However at this stage, our procedural modeling core does not allow you to model 3D trees, cars, street furniture etc. Also for geospecific 3D buildings, it is sometimes easier to model these manually rather than procedurally.
We therefore reached out to the team of professional modelers at FormFonts 3D. FormFonts started doing in-house modeling of georeferenced 3D models for Esri this year, and so we’d like to share this excellent source of 3D model stock with the Esri community.
FormFonts 3D is a subscription 3D modeling service with more than 11,000 subscribers. It has a professionally developed 3D model library with more than 50,000 3D assets under management. You can subscribe to this living library of rights managed and professional model stock for $199 a year (per user), and enjoy the highest quality 3D models on demand – anytime and anywhere you need them. This subscription model can work well for most of our users, and FormFonts will discount subscriptions depending on the size of your ELA.
FormFonts 3D’s models and textures are fully compatible with ArcGIS via the Collada .dae format and if you have specific modeling needs, FormFonts will undertake these on a bespoke basis, and can usually turn your models around in less than 48 hours.
Click here to download a complimentary tester pack of 3D models to try from FromFonts 3D. Instructions are included with the download to add them into ArcGIS.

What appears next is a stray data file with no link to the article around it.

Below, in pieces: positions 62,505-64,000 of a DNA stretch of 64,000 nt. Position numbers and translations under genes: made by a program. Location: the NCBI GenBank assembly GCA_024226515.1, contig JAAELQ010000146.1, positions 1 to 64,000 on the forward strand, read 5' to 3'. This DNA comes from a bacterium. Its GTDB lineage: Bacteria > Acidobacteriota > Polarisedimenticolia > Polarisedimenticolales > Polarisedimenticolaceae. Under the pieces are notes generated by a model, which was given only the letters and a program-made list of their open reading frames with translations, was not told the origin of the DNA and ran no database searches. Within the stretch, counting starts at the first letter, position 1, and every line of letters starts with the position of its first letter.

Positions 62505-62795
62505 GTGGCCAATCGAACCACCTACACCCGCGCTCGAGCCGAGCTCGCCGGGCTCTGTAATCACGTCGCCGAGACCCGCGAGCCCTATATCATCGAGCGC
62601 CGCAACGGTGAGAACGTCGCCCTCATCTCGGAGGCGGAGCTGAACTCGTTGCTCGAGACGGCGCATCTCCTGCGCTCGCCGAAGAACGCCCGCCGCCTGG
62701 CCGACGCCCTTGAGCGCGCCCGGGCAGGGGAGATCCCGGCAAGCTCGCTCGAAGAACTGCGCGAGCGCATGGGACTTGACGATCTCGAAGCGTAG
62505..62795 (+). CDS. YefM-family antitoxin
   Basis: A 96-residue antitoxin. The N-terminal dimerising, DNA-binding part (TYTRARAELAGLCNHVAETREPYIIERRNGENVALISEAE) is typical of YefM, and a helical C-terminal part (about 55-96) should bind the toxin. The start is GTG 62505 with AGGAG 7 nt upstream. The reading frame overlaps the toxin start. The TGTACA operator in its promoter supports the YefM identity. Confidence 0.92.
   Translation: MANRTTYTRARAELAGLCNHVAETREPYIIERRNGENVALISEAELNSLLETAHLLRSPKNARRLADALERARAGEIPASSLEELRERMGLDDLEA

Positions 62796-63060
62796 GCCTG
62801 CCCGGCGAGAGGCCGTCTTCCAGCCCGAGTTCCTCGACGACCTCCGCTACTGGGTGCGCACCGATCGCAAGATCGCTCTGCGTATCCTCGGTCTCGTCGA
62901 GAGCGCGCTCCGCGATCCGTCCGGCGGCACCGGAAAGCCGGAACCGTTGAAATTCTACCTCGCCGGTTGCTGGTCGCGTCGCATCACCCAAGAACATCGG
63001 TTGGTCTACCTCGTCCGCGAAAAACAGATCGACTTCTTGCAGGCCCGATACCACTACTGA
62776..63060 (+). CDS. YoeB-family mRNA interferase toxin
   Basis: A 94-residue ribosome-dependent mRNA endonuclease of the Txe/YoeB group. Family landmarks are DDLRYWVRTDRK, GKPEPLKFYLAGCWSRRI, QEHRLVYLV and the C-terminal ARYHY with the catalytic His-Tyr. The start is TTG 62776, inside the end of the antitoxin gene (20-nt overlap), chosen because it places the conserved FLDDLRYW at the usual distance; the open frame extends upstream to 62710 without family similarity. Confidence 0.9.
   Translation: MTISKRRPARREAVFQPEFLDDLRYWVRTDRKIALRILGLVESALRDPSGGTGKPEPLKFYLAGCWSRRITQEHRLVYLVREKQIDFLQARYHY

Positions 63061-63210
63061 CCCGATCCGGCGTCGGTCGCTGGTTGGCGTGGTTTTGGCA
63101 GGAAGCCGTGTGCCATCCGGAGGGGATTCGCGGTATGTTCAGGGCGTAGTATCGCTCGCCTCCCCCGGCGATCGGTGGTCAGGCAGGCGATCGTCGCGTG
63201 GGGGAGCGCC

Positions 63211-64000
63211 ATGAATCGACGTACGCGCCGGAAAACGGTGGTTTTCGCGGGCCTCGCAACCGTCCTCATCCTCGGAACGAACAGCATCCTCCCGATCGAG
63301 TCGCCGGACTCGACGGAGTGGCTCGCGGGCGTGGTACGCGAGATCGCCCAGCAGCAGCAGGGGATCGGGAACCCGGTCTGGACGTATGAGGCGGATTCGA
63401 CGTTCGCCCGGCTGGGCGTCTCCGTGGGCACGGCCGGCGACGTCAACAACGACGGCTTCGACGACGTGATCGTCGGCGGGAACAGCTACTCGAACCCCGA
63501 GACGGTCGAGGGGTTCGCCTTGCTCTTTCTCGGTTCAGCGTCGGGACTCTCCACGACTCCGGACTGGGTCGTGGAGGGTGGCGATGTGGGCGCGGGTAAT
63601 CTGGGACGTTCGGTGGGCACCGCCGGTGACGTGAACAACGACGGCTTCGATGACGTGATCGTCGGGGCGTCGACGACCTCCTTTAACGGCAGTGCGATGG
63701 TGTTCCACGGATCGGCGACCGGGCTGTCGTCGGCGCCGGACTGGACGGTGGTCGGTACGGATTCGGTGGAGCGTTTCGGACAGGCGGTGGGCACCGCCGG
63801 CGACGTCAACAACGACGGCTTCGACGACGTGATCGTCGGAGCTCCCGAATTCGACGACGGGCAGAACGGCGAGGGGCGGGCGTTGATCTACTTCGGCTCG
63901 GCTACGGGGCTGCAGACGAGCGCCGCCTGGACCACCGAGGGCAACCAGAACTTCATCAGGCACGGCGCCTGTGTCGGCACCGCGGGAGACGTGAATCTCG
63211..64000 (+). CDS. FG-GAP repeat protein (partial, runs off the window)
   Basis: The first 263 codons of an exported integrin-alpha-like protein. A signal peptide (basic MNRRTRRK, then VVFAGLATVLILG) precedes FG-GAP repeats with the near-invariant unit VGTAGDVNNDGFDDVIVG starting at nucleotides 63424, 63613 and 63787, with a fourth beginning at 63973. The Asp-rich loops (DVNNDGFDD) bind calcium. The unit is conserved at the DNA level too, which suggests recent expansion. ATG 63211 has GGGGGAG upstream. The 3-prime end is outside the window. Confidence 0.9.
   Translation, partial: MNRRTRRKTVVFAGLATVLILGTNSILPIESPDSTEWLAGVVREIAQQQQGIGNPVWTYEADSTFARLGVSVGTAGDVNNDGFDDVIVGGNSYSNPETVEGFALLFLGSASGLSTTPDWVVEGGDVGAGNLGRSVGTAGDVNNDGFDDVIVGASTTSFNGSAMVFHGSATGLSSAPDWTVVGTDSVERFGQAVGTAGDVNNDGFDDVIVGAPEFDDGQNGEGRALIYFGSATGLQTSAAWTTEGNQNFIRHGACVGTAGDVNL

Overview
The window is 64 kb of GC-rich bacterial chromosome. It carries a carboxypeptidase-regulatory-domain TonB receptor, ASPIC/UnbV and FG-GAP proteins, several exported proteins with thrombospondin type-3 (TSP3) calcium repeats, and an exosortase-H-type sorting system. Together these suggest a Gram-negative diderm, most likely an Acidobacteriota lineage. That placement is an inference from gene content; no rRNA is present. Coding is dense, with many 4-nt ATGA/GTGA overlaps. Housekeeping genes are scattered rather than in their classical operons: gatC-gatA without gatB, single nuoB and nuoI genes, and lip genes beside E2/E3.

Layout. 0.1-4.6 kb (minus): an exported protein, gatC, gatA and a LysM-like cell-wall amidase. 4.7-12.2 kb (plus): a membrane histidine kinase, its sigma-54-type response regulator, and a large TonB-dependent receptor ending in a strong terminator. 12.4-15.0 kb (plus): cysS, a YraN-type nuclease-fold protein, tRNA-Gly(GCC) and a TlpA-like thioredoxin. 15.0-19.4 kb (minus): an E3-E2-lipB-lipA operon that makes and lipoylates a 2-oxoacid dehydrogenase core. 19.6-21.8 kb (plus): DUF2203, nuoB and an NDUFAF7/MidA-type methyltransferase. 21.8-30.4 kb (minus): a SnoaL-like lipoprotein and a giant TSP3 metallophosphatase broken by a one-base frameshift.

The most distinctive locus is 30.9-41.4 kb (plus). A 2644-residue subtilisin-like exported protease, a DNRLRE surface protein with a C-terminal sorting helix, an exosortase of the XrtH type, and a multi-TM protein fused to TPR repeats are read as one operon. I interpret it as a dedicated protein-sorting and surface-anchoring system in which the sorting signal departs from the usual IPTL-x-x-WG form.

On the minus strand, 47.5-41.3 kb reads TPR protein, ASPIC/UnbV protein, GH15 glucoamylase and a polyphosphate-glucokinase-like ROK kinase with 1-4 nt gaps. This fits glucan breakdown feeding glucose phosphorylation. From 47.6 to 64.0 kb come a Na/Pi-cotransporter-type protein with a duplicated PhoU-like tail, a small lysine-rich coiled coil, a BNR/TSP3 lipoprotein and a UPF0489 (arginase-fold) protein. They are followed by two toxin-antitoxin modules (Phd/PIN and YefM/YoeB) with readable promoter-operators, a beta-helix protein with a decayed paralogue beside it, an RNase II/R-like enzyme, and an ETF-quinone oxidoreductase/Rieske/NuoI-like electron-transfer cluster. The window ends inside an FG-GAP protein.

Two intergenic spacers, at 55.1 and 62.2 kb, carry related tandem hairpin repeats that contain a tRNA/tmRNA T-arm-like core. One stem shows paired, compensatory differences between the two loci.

Gert van Maren
3D Product manager
Last week we made the ‘CityEngine: Philadelphia example’ available for download on the CityEngine resource center. The main comments we’ve received so far are:
- how do I get my GIS data into CityEngine, and
- how do I bring it back into ArcGIS?
So let’s do a roundtrip! Continue reading
CityEngine allows you to model and design your city in 3D based on GIS geometry, attributes and procedural rules.
It has been awhile since we released Esri CityEngine 2011 at the EUC in Madrid. In the last month we have been working hard on an ArcGIS – CityEngine urban planning example and we are happy to let you know it is available for download now in the gallery section on the CityEngine resource center.